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El Nuevo mexicano. : (Santa Fe, N.M.) 1890-1958
Alternative Titles:
  • Nuevo mejicano
Place of publication:
Santa Fe, N.M.
Geographic coverage:
  • Santa Fe, Santa Fe, New Mexico  |  View more titles from this: City County, State
La Cía. Publicista de Nuevo Mexicano
Dates of publication:
  • T. 1, núm. 1 (agosto 2 de 1890)-t. 108, núm. 17 (abr. 30, 1958).
  • English
  • Spanish
  • Hispanic Americans--New Mexico--Newspapers.
  • Hispanic Americans.--fast--(OCoLC)fst00957523
  • New Mexico--Santa Fe County.--fast--(OCoLC)fst01216898
  • New Mexico--Santa Fe.--fast--(OCoLC)fst01205208
  • New Mexico.--fast--(OCoLC)fst01204269
  • Santa Fe (N.M.)--Newspapers.
  • Santa Fe County (N.M.)--Newspapers.
  • Archived issues are available in digital format from the Library of Congress Chronicling America online collection.
  • In Spanish and English.
  • Issued at various times as a section of, or supplement to Santa Fe New Mexican (Santa Fe, N.M. : 1898), New Mexican (Santa Fe, N.M. : 1951) and Espanola Valley news.
  • Issues for <1916-1919> contain a two-page insert: Weekly Santa Fe New Mexican.
  • Microfilm published by BMI Imaging Systems; issued in series: Chicano serials collection.
sn 94056869
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El Nuevo mexicano. January 6, 1900 , Image 1


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El Nuevo Mexicano

El Nuevo Mexicano was a Spanish-language newspaper launched by the publishers of the Santa Fe Daily New Mexican in the capital city of Santa Fe, New Mexico. Produced once each week, it came in four pages on Saturdays. An annual subscription cost $2.50. It served Spanish speakers in New Mexico for over 60 years, beginning on August 2, 1890. The last issue appeared on April 30, 1958.

During the 1890s, there was a good market for Spanish-language newspapers in New Mexico. The territory boasted 35 Spanish-language and 11 bilingual newspapers. Prior to the debut of El Nuevo Mexicano, the New Mexican regularly published some articles in Spanish. Responding to the popularity of news produced in Spanish, New Mexican general manager, Max Frost, switched from including Spanish-language pages in the New Mexican to producing the separate publication, El Nuevo Mexicano.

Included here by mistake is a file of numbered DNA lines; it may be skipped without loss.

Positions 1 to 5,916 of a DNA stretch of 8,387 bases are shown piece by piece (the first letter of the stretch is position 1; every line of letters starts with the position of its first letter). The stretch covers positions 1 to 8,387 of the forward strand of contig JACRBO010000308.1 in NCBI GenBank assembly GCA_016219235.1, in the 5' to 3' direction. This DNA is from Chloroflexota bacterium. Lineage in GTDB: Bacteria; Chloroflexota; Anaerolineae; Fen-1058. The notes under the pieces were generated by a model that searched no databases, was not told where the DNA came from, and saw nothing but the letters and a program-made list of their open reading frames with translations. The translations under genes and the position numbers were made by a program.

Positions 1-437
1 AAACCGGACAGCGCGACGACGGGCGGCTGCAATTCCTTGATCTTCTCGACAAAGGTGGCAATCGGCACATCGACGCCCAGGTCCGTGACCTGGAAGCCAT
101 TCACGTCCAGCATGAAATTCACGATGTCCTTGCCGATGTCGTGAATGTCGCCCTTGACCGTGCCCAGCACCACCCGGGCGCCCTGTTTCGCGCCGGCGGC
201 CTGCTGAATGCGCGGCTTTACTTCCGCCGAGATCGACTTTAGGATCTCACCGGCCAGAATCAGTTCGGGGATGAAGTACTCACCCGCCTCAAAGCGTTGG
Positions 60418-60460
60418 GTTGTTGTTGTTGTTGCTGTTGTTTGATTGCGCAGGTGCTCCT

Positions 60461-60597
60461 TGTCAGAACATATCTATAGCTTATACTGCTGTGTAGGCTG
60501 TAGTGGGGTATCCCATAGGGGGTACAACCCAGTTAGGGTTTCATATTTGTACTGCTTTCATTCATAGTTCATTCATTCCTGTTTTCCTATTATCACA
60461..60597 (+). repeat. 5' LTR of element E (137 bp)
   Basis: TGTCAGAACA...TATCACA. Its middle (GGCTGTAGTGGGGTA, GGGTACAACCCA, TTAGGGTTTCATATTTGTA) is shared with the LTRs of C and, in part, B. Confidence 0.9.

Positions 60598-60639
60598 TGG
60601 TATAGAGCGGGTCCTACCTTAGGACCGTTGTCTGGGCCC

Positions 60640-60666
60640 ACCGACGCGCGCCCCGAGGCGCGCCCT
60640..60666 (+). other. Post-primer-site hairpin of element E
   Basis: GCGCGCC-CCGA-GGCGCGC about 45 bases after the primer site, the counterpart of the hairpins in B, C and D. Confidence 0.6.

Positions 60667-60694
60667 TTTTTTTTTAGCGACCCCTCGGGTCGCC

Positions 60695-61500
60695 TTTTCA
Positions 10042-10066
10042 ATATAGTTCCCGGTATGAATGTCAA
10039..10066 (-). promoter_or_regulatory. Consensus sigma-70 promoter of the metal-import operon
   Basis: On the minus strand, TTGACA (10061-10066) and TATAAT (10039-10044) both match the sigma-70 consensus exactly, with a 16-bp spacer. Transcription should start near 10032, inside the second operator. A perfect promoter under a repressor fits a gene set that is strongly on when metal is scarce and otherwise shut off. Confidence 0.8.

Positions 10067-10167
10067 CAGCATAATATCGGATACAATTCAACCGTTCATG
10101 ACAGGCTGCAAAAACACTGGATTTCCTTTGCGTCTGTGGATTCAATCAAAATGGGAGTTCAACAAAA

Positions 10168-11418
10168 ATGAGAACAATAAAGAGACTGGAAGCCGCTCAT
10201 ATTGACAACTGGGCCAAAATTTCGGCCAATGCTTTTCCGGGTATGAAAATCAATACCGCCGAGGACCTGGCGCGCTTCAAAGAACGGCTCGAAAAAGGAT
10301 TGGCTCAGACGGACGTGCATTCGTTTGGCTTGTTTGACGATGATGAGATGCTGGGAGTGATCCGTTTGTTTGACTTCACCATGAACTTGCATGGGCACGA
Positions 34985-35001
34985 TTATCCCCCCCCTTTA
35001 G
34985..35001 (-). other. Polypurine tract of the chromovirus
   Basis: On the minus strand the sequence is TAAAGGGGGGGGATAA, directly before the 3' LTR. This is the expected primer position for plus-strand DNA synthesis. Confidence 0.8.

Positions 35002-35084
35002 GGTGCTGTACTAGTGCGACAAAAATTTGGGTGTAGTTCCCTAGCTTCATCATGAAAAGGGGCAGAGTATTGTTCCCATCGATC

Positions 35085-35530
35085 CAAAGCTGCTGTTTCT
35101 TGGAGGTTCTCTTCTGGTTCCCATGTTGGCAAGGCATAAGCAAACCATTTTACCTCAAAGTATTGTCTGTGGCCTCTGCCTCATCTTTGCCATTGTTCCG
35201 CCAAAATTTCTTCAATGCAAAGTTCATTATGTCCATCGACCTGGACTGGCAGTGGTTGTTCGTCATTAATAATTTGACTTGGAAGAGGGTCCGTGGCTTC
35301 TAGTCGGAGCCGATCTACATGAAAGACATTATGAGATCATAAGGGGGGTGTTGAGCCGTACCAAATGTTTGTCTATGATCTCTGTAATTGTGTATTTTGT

Frost, one of the most influential newspaper editors in the territory, became publisher of the New Mexican in 1889. Beginning in 1890, he ran both the English and Spanish-language newspapers. He also served as territorial adjutant general and a member of the Republican central committee. Frost's close ties with the Republican Party, which then held power in New Mexico, assured that his printing press had a monopoly on all public printing in the territory.

Editorially, El Nuevo Mexicano was decidedly Republican. The first issue declared, "Nuestro periodico será acérrimo defensor de los principios del partido republicano y abogará por su propagacion (Our newspaper will staunchly defend Republican Party principles and advocate for their propagation)." In accordance with Republican policy, the newspaper was a strong advocate for statehood. Appealing to persons born in New Mexico before it became part of the United States, the newspaper encouraged Hispanic citizens to vote for statehood to avoid political marginalization. At the same time, editorials hinted of the racism involved in the long struggle for statehood. A notice published on September 7, 1901, complained that New Mexico was denied statehood because “…dicen que el pueblo del territorio no es bastante Americano (…they say that the people of the territory are not American enough).”

El Nuevo Mexicano sometimes included translations of articles from the daily Santa Fe New Mexican published earlier in the week. New material also appeared, focusing on Hispanics and Hispanic communities. Personal notices in El Nuevo Mexicano were mostly about Hispanics whereas the affairs of Anglos were mostly covered in the New Mexican. In addition to news articles, El Nuevo Mexicano contained literary material such as Spanish-language poems. It also printed excerpts from books about Spanish exploration and settlement in New Mexico, for example from the narratives of Alvar Nuñez (Cabeza de Vaca).

The two newspapers--El Nuevo Mexicano and the Santa Fe Daily New Mexican, later called the New Mexican --were closely intertwined. Between 1916 and 1919, El Nuevo Mexicano contained a two-page English insert entitled "Weekly Santa Fe New Mexican." On the other hand, after 1950, the Spanish-language El Nuevo Mexicano,appeared as a section of the New Mexican.

Provided by: University of New Mexico